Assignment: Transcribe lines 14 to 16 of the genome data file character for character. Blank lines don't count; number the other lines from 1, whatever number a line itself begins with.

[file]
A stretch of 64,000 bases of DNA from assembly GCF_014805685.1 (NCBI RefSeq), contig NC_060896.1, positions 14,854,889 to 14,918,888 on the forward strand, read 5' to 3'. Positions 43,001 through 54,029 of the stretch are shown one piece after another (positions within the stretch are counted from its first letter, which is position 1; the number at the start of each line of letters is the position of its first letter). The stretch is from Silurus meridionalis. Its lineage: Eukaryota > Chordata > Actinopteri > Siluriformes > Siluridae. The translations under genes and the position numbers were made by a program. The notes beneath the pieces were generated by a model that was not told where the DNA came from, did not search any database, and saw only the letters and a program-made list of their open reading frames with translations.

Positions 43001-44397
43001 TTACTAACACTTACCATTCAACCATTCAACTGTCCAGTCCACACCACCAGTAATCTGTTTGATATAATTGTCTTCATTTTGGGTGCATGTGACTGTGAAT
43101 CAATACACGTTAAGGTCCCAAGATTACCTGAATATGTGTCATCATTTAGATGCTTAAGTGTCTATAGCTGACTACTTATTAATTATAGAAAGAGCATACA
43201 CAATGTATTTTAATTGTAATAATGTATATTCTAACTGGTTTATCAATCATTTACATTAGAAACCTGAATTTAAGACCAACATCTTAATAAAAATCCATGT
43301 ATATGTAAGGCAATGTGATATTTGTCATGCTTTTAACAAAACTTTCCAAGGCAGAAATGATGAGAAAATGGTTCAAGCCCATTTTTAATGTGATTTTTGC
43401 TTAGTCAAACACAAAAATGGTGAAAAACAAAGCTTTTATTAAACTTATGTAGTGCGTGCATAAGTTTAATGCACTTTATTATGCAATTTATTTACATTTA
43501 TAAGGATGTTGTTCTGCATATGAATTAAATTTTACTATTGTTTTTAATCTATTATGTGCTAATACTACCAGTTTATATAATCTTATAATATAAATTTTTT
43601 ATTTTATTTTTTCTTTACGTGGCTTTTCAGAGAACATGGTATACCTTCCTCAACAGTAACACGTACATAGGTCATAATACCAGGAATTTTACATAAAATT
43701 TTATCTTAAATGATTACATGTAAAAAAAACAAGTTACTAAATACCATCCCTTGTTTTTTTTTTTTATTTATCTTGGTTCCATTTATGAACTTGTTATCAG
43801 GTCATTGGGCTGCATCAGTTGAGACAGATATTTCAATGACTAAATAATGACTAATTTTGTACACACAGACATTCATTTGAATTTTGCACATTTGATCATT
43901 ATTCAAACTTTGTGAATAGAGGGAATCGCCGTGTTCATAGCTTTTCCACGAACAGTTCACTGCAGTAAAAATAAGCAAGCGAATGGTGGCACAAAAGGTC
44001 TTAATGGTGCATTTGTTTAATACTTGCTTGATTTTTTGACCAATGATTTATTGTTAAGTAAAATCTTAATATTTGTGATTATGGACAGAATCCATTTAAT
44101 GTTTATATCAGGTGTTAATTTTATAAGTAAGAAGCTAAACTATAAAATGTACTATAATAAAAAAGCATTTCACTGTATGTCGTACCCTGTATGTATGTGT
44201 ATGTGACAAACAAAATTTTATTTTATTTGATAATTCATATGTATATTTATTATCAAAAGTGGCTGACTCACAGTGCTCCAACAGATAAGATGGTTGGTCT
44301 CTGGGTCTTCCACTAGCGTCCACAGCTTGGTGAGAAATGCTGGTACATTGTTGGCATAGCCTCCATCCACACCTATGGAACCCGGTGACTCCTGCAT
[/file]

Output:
44101 GTTTATATCAGGTGTTAATTTTATAAGTAAGAAGCTAAACTATAAAATGTACTATAATAAAAAAGCATTTCACTGTATGTCGTACCCTGTATGTATGTGT
44201 ATGTGACAAACAAAATTTTATTTTATTTGATAATTCATATGTATATTTATTATCAAAAGTGGCTGACTCACAGTGCTCCAACAGATAAGATGGTTGGTCT
44301 CTGGGTCTTCCACTAGCGTCCACAGCTTGGTGAGAAATGCTGGTACATTGTTGGCATAGCCTCCATCCACACCTATGGAACCCGGTGACTCCTGCAT